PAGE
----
Good nutrition or healthy eating is a key to stroke recovery. Healthy eating can help to keep your loved one’s blood pressure, blood sugar and weight under control. Healthy eating may even help prevent another stroke.
What Do You Need to Know?
Visit ChooseMyPlate.gov to help you pick foods that are healthy. Follow the plate model to avoid overeating and make better choices.
Grains are carbohydrate foods. Grains have fiber, vitamins and minerals. Fiber lowers the chance of having another stroke. Wheat, rice, oats and barley are common grains. Whole grains are best. Make half of your grains “whole.” Fill one quarter of your plate with grains and other carbohydrate foods.
Non-starchy vegetables are another good source of fiber, vitamins, and minerals. Choose dark green, leafy vegetables like spinach, broccoli, and collard greens. The darker the leaves, the healthier the vegetable. Orange vegetables like sweet potatoes and carrots are good choices too. Limit starchy vegetables such as corn and potatoes. Vegetables may be raw, cooked, frozen, canned, or dried. Fill half of your plate with fruit and vegetables.
Fruits are good sources of fiber, vitamins, and minerals. Choose different fresh, dried, canned, or frozen fruits. It’s best to choose whole fruits rather than juices. Juices have more sugar and less fiber than whole fruits. Fill half of your plate with fruit and vegetables.
Milk, Yogurt & Cheese
Dairy products contain calcium and vitamin D. They help keep bones strong. The Dairy Group contains milk, lactose-free milk, fortified soy milk, yogurt, and some types of cheese. The Dairy Group does not include cream cheese, sour cream, cream, and butter that are high in fat and have little calcium. Choose low-fat (1%) or fat-free milk (skim) products. If your loved one can’t have milk products, there are other choices. For instance, some cereals and juices are fortified or have extra calcium and vitamin D. Mackerel, salmon and sardines are high in calcium and vitamin D. Lactose-free products or calcium supplements can also be taken in place of milk products.
Lean Protein Foods
Proteins are found in meat, fish, beans, eggs, nuts, and seeds. Proteins help with muscle, bone and skin health. Select a wide variety of protein foods. Limit red meat, which is high in saturated fat. Fish and poultry are better choices. Eat at least 8 ounces of cooked seafood per week. Choose seafoods that are high in fatty acids (omega-3s) and low in methylmercury, such as salmon, trout, and anchovies. Stay away from frying. Instead, boil, bake or grill meats. Be sure to remove the skin and extra fat before cooking. Fill one quarter of your plate with lean protein foods.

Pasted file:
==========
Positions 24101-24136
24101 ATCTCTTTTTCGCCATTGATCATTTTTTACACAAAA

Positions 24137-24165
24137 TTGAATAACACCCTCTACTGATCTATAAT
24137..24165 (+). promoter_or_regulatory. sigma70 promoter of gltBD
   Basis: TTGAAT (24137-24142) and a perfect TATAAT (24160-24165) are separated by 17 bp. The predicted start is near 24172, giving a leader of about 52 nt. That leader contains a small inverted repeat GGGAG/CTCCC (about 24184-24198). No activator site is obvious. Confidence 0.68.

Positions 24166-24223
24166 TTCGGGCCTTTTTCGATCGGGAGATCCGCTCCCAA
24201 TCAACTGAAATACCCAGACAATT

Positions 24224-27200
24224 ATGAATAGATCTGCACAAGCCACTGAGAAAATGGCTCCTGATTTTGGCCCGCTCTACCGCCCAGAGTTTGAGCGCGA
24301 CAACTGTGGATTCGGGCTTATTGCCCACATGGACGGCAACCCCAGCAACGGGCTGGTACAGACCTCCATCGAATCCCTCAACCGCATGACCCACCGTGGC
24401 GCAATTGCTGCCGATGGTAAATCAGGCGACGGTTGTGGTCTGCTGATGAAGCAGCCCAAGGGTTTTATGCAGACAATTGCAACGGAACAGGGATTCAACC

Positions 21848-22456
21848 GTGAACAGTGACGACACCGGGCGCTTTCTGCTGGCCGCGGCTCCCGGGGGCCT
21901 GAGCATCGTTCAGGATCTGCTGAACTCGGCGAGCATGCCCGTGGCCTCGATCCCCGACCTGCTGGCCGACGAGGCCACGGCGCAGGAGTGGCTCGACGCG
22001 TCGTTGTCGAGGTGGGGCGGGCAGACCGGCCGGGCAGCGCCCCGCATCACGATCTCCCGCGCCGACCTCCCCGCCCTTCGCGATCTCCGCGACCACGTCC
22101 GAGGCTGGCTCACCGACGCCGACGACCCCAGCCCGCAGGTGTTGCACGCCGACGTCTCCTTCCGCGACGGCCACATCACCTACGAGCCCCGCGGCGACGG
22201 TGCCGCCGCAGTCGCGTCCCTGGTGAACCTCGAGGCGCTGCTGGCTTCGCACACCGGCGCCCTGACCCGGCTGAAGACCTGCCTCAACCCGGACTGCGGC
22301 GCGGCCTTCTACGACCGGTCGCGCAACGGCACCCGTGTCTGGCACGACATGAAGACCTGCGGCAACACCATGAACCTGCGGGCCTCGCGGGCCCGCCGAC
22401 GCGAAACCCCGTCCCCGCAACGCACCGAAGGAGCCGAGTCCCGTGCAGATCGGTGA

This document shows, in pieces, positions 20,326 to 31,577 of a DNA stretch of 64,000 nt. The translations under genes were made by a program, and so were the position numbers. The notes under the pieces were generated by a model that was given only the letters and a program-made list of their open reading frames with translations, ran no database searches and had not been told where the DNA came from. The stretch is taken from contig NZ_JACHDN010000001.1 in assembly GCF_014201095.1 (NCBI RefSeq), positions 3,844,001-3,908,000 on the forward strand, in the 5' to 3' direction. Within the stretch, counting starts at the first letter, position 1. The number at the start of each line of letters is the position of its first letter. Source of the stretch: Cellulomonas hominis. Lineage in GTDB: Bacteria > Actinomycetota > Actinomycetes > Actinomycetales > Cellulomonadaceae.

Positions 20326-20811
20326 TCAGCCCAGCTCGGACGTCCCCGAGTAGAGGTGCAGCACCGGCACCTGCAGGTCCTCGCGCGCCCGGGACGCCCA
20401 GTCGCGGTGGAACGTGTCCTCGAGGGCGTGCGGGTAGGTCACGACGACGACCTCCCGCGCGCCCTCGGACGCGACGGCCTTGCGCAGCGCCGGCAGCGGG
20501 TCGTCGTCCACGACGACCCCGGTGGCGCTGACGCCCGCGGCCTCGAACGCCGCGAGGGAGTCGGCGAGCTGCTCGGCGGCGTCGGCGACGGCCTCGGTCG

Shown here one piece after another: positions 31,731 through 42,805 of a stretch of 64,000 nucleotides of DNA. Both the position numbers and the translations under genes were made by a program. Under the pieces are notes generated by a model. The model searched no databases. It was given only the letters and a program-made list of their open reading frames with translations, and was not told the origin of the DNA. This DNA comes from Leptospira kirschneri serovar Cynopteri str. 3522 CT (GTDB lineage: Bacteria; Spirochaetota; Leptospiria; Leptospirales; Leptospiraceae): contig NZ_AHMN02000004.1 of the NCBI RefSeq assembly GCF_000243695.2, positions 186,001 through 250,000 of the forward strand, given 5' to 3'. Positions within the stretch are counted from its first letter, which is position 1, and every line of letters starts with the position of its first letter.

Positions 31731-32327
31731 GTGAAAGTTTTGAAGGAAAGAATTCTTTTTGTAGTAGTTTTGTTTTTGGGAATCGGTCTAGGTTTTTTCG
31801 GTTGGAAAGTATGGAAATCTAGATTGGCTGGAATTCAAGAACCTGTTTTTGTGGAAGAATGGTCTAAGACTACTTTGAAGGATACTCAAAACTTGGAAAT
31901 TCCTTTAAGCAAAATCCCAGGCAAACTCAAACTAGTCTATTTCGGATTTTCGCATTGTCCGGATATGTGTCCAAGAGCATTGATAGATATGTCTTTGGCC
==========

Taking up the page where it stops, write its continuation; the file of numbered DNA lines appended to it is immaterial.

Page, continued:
Fats, Oils & Sweets
A healthy diet includes some fats. The key is to choose healthy fats. Eat more monounsaturated (olive oil, avocado) and polyunsaturated (canola oil, flaxseed oil, oily fish) fats. Limit saturated fats that are found in animal products and tropical oils that are solid at room temperature. Trans fats are man-made fats. Trans fats are unhealthy and increase the chances of heart attacks and strokes. Trans fats are found in baked goods and some restaurant food. Soft, low-fat tub margarine is better to use than stick margarine. Snacking on nuts is a healthy choice. Encourage your loved one to decrease sweets and high fat foods. For example, limit added fats to the size of the top of a thumb.
Why Should Your Loved One Drink Plenty of Liquids?
Liquids help lubricate joints, pump blood to heart, and prevent dehydration and constipation (trouble having bowel movements.) Drinking water is one of the best ways to get the right amount of liquids. Drink about eight 8-ounce glasses of water a day. Drink water instead of sugary drinks. Carry a refillable water bottle. Drink a glass of water when you wake up and at every meal. Drink water after exercise or activity. Unsweetened tea, low-fat or fat-free milk and 100% fruit juice are good choices, too. Liquids are also found in foods like fruits and vegetables. Water-rich foods include cucumbers, watermelon, lettuce, strawberries, tomatoes, and celery. Reduce alcohol intake. Alcohol causes your body to remove fluids from your blood.
What About Salt?
Too much salt can raise your loved one’s blood pressure. Cut back on salty snacks and processed food. Remember that your loved one should have only 2/3 of a teaspoon of table salt each day. This includes everything your loved one eats or drinks, not just what is added when cooking or eating. Remember that canned foods and many canned soups have added salt. Compare the sodium content and choose the foods with lower numbers. When buying prepared meals, choose those with less than 600 milligrams (mg) of sodium per meal. When cooking, use garlic, citrus juice, salt-free seasoning and spices. Keep takeout and fast food to an occasional treat.